In the end, here’s the main thing I learned on my vacation… looking at this lineup, and even at the quality of the players who will NOT make the Opening Day roster, I see a team with the potential to be very, very good.

Let’s get this party started!

– JC

Bert, Brian and the Bucs

I think I saw something in Bradenton Monday that I haven’t seen at any of the other Spring Training games I’ve watched over the past week. There were, in fact, a few clouds in the sky. I had almost forgotten what they looked like, though I suspect I’m going to be reminded pretty dramatically in a few hours, when I get back to Iowa.

McKechnie Field, Spring Training home of the Pirates... and a few clouds

I also hadn’t seen Bert Blyleven yet down here until today, though I did see Dick Bremer behind the batting cage last week exchanging a man-hug with Hall of Famer (and Bremer’s former broadcast partner) Harmon Killebrew. Not only did Dick and Bert broadcast today’s game with the Pirates to the folks back home, but Bert also threw out the first pitch. I thought that was kind of cool, given that he did pitch for the Pirates and they took this opportunity to recognize Blyleven’s recent election to the Baseball Hall of Fame.

Bert Blyleven donned a Pirates jersey to throw out the first pitch, in honor of his election to the HOF

This was my second opportunity to see Brian Duensing start a game on the mound and he looked sharper today. I know there’s a lot of healthy debate around Twinsville about whether Duensing should start the season in the rotation or the bullpen, but I’ve felt strongly all along that he should be in the rotation and I’ve seen nothing this week to change my mind. It allows Ron Gardenhire to go Righty-Lefty-Righty-Lefty-Righty with the rotation and assures that teams see a variety of looks during a three-game series.

Brian Duensing looked good against the Pirates

Denard Span, Joe Mauer and Delmon Young were the only starting position players to make the 90 minute bus ride up to Bradenton for the game, but they gave the sizable contingent of Twins fans in the crowd plenty to cheer about. Span had a double in four ABs, while Mauer and Young each had two hits to lead the Twins 4-1 win over the Pirates.

The Bucs’ only run was unearned, which means that, once again, the whole parade of Twins pitchers shut down an opponent. Today, in addition to Duensing, that included Glen Perkins, Matt Capps, Carlos Gutierrez and Chuck James. The relief appearances were clean, though not dominating. Perkins had a couple of balls hit hard off of him, including a line drive to first base that became a double play ball. Gutierrez was getting ground balls, while James got all three outs on fly balls.

Carlos Gutierrez has been looking good all spring

While the Twins travel to face the Marlins tomorrow, I’ll be heading home to Cedar Rapids. I don’t leave until the afternoon, though, so I may hang out for a while in the morning at the Twins practice facility and maybe even watch some minor league games. I wouldn’t be surprised to see some of the Twins playing in those games, while few of the regulars make the long drive across the state to Jupiter FL where the Marlins train.

I’ve had a lot of opportunities to watch a lot of baseball this week and I’ve drawn a few conclusions concerning what I think Gardy and the Twins will be doing about those few remaining roster spots that are still up in the air… and about what I think they SHOULD do (I wish they were the same thing, but they’re not). In any event, I’ll think a bit more about that stuff and throw a post up in the next couple of days with my thoughts.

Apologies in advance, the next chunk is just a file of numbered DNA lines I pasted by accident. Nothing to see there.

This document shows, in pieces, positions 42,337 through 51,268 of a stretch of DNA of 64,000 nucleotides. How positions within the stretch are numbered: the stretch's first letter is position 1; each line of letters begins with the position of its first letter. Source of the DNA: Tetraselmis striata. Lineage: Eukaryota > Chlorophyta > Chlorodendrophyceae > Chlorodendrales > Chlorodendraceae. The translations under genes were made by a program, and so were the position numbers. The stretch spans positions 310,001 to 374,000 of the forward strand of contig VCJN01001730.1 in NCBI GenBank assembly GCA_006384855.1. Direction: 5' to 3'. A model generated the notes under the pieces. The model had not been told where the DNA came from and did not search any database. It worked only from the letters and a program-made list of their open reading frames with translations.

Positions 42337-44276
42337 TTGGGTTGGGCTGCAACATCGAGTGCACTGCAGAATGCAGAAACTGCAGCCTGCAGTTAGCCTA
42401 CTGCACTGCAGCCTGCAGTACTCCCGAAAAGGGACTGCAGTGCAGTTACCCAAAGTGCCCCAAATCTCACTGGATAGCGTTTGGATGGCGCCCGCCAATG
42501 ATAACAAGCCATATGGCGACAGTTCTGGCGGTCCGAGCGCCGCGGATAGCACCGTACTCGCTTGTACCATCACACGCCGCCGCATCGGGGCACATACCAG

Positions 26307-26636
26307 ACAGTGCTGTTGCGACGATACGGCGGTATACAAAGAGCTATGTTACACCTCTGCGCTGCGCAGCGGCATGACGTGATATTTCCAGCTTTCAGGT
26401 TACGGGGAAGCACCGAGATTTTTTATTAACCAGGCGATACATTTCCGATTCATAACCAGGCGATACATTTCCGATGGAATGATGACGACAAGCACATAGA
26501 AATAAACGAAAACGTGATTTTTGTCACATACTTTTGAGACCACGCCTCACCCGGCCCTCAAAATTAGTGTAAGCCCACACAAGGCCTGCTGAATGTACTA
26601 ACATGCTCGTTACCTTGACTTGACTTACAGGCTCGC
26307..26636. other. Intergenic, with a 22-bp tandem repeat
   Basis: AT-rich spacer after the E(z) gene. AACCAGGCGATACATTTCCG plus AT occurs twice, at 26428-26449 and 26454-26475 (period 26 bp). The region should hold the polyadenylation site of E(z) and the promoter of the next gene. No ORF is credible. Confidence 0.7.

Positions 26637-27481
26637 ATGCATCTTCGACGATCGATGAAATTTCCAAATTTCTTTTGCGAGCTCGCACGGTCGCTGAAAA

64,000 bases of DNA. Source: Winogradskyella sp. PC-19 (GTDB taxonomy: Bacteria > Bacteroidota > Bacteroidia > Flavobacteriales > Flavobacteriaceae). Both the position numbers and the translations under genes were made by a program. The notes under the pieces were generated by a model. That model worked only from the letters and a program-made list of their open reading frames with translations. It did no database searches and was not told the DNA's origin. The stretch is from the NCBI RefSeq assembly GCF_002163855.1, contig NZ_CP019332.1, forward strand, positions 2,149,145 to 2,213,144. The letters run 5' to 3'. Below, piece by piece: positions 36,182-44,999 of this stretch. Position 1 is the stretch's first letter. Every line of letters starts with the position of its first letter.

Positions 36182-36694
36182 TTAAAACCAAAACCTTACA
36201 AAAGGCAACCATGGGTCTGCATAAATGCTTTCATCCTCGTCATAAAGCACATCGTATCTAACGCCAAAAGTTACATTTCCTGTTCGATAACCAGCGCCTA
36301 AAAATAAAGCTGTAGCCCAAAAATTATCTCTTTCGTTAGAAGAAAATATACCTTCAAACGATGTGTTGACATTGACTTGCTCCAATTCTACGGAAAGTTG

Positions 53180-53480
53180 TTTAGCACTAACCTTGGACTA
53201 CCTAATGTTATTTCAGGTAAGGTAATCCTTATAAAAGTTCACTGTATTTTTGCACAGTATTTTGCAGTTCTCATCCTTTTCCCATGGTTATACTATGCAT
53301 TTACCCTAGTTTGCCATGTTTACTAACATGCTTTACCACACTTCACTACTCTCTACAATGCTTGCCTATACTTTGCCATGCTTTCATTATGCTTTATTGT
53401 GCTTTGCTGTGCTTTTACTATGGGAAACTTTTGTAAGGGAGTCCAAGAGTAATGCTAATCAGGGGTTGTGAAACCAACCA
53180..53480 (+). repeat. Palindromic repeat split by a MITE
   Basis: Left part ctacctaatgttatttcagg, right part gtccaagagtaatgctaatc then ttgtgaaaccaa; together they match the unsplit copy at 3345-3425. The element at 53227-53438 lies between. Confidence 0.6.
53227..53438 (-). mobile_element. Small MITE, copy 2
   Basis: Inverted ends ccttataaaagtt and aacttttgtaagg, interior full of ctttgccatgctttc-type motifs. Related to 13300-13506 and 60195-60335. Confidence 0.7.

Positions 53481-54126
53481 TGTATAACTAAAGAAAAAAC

It’s been a fun trip… as always. The weather has been terrific and while I’d love to hang around here and watch more baseball, it will also feel good to get home again (at least right up until the time I have to show up for work Wednesday morning).

With that, I’ll leave you with a few more pictures from my day in Bradenton.

– JC

How close was my seat to the field? I had to move my knees to make room for this young man to get Matt Tolbert's autograph

I had a pretty good view of Denard Span taking the field, as well.

The Pirates mascots force two children to do the chicken dance... talk about child abuse!

Joe Mauer chats up Pirate 1B Lyle Overbay in order to avoid having to talk to 1B coach Jerry White

Dick Bremer and Bert Blyleven get ready to go on the air before the game

Spring Training Vacation Wrap Up

I’m heading out bright and early Thursday morning, but before I call it a night, I wanted to post one final “Spring Training Report.” (OK, it might not be the final one published, depending on whether a final ‘Jim Crikket Report’ makes an appearance in Howard Sinker’s “A Fan’s View From Section 219″ blog Thursday).

I can’t recommend highly enough this kind of spring vacation, if you’re a Twins fan or a fan of Major League Baseball at all. I’m sure Target Field will be terrific, but you don’t get opportunities to watch talent of this level as “up close and personal” anywhere but during spring training. And the opportunity to check out the Twins’ “future stars” on the minor league complex is a huge bonus, in my opinion.

With that, I’ll leave you with a few images from my last day at Twins 2010 Spring Training.

Outside Hammond Stadium, Spring Training home of your Minnesota Twins!

2008 first round pick Carlos Gutierrez gets some help with his change-up grip

Michael Cuddyer doing his Nick Punto impression... and he's SAFE!

Jim Thome and Jerry White doing... something... I don't think I wanna know what.

Anthony Slama... closer of the future?

Ben Revere. His time is coming... soon.

Hammond Stadium Mens Room... with "Take Me Out to The Ball Game" murals

TC Bear with a SuperSoaker... coming soon to an outdoor stadium near you!